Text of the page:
“Once you turn your back on something, the next time becomes easier. And once goodness has gone, you become dehumanised and there’s nothing left to salvage”
Even the aphorisms that dot Kiran Nagarkar’s Seven Sixes are Forty Three are shrouded in darkness. But it would be too simple to dismiss the novel – if it can be called that – as a pessimistic work of fiction that’s cynical about life in India. It’s hard to place a book like this; Nagarkar has created a work that is at once about nothing in particular, and yet captures moments of heartbreak, loss, and elation with such remarkable detail that is sometimes painful to read.
Talking to you
The only two characters who remain consistent are Kushank, our poetic and rambling protagonist, and “you”. Kushank addresses “you”, who slips, dissolves, and resurfaces through the novel as a shadow and reflection of ourselves and the people in Kushank’s life. It’s hard to guess whom he’s speaking to, but Nagarkar actively involves us in Kushank’s nostalgia as voyeurs and sometimes even as the “you”, to whom this collection of memories is addressed.
Kushank volunteers to us fragments of his life: rats scurrying over his legs, his tenderness for Aaroti, his love for Chandani, growing up with Kaku, digging wells with Raghu. The book unfolds with multiple storylines that sometimes taper and sometimes overlap, but never gain enough momentum to form one coherent plot. It reads like an avant-garde film: there are arbitrarily placed jump-cuts and flash backs, coupled with what seems like a total lack of direction. Some paths cross, others don’t. In its style, it’s exactly the kind of book one would imagine writing about oneself, or about the fickleness and candidness of life. Like its title suggests, and much like life itself, nothing in this book adds up.
Wretched of the earth
For a work of fiction, Nagarkar keeps it astonishingly real. Violence, suffering and pain form an overwhelming part of these stories. Rats, dirt, corpses, bruises, beatings linger on every page. The book begins with a death (a case of self-immolation, to be precise), and ends on what seems like the cusp of another. The reader’s face is fixed in a grimace throughout. Yet there is something so powerful and moving about this imagery, and even Kushank, who is compulsively drawn to everything abject around him.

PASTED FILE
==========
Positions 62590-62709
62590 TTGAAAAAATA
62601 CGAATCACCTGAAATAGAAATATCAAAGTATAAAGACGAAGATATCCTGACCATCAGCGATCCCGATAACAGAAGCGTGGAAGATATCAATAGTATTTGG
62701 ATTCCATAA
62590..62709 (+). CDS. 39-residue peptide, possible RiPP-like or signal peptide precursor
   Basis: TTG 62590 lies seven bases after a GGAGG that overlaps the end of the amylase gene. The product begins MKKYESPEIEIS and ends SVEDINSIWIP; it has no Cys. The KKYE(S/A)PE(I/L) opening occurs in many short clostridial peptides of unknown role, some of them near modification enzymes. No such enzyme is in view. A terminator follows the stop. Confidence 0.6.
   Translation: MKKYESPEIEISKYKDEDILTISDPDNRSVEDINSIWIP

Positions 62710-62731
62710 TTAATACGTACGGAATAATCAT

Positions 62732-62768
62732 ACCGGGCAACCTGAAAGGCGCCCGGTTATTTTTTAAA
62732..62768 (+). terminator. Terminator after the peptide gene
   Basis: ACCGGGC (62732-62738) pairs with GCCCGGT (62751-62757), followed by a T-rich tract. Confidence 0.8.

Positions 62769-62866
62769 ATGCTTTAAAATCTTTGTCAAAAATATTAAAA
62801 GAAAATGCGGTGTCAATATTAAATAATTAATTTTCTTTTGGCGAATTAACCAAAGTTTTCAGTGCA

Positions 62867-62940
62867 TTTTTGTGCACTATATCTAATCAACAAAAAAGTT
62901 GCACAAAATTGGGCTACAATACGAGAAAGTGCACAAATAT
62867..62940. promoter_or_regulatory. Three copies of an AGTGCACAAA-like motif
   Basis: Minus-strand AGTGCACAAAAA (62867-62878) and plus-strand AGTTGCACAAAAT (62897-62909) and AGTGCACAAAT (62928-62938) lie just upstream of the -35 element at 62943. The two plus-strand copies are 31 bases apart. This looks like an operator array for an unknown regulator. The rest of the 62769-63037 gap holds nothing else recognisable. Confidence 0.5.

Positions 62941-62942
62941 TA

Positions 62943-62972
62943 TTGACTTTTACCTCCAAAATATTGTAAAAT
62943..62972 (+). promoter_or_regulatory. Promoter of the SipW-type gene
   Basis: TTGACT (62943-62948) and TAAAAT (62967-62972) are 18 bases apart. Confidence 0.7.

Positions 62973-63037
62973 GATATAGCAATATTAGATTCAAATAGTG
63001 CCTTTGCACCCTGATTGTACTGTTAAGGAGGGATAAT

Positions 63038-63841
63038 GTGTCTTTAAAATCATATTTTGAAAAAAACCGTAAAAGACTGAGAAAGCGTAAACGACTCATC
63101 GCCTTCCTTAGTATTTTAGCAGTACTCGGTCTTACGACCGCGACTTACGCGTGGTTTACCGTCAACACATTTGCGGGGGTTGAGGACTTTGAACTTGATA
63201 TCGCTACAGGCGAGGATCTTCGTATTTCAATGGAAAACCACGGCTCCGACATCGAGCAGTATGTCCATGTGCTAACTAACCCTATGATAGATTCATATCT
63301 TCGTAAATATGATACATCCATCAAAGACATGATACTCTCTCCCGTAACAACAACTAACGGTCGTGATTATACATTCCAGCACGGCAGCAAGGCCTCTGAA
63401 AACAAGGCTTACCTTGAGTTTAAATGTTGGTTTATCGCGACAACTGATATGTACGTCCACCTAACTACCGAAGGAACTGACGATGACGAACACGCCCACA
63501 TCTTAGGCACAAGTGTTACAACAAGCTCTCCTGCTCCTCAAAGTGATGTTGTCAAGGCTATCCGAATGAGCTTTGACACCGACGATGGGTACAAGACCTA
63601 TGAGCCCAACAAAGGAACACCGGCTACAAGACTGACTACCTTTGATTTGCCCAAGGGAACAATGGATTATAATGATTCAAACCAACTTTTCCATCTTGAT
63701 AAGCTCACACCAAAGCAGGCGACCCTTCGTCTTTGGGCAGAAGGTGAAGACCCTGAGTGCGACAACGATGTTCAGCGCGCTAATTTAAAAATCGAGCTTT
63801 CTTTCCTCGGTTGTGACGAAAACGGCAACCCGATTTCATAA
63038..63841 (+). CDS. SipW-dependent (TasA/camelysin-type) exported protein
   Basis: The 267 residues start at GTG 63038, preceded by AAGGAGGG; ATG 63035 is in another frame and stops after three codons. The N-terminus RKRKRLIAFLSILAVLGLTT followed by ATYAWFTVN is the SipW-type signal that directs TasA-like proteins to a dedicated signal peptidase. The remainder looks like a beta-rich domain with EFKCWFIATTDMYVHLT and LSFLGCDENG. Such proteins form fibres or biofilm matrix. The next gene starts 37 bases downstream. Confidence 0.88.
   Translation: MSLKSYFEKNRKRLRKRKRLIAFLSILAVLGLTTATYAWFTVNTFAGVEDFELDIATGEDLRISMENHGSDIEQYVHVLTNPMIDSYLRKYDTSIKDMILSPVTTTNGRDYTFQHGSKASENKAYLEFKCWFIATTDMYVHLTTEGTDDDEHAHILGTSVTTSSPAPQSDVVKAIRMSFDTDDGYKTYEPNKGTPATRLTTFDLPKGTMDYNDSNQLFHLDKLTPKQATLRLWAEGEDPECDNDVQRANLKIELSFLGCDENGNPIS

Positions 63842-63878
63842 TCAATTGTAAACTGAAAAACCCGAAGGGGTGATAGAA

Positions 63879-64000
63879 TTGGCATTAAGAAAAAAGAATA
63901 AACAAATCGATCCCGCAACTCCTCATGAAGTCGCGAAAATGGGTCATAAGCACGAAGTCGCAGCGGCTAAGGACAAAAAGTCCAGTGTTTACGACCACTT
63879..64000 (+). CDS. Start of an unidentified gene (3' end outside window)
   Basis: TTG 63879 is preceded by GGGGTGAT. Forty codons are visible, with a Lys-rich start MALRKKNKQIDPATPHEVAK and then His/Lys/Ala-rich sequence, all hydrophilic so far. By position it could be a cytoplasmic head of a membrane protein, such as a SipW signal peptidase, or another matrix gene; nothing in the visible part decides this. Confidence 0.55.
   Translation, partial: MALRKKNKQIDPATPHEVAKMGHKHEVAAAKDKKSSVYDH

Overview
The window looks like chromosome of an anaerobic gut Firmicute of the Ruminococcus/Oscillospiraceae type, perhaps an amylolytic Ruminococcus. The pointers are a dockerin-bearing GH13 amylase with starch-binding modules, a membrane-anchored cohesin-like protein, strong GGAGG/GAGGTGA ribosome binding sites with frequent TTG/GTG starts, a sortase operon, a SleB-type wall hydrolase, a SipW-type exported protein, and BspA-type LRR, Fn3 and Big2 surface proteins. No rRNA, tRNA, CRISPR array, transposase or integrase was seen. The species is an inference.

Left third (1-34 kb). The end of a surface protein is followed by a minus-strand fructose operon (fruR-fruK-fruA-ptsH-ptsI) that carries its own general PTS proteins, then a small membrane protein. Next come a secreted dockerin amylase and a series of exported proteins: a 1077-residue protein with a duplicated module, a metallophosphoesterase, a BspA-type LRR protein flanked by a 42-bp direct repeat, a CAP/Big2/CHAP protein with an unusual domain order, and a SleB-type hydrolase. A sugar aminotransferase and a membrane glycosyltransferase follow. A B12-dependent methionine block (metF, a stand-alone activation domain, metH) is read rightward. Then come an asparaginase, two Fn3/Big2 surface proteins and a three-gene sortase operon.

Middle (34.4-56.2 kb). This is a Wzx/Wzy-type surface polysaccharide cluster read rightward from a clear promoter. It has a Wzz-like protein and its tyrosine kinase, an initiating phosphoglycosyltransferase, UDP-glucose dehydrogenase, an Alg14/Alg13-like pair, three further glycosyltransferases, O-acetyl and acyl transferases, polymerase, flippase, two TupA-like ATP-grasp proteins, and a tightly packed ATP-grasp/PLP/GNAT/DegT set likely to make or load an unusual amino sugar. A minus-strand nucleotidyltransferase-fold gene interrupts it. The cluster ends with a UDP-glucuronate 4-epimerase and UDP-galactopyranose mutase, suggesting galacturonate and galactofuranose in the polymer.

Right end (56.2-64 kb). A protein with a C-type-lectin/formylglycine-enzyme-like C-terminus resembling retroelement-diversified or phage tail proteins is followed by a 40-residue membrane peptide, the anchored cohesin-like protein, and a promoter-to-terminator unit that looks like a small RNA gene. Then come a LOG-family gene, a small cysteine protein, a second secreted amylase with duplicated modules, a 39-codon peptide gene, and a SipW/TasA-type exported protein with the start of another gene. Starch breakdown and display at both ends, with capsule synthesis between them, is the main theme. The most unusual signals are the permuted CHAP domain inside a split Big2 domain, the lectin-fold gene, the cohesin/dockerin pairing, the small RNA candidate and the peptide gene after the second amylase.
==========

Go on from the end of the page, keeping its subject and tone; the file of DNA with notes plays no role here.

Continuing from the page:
Nagarkar shows us the wretchedness of poverty and disease when we would prefer not to see them. He breaks our hearts, but slowly, with language so rich it’s almost like quicksand. Shubha Slee’s translation from Marathi seems to be one of the few things that isn’t broken about the book, giving us little space to imagine what might have been lost between the two languages. The prose is so smooth, so rich, I often had to remind myself I was reading a translation, and not an original piece of work.
The blackness of the novel, which even moments of humour do not escape, makes a stark point about India’s not-so-glamorous underbelly. Even though the book is relatively short – 260 or so pages – it’s the kind that needs to be read slowly. It is dense (and intense) for its size.
As the novel ends, Nagarkar writes:
“If you asked me what is the freshest thing in the world, I’d say pain and suffering. Are they the same? Which came first? I don’t know. But there is nothing more urgent, more intimate, more inescapable”.
In truth, these lines could have been placed anywhere in the book. Even though Kushank comes across as cynical, his understanding of pain and suffering – from watching villagers dying of thirst in a drought ridden village to all the times love gave him the slip – comes from a deep well of compassion and tenderness.
Does it make a difference?
This translated edition of the novel appears 43 years after Nagarkar’s original work was published in Marathi (most of his work is in English). Nagarkar’s patchwork and non-linear approach make it a progressively revealed story about a nation that itself refuses to progress. The truth Nagarkar unflinchingly tells us is that despite our comfort and wealth, we are a nation plagued by communal violence, domestic abuse, hunger, thirst, and greed. But there is also love, and some happiness to be had.
The question “what difference does it make?” recurs through the book. Several characters ask it of Kushank, Kushank of life, and even we of ourselves. What difference does it make? Perhaps it doesn’t, but there is something relentless in the way Kushank chases life, and we, his story, that makes it all worth the while.
Seven Sixes are Forty-Three, Kiran Nagarkar, translated by Shubha Slee, Harper Perennial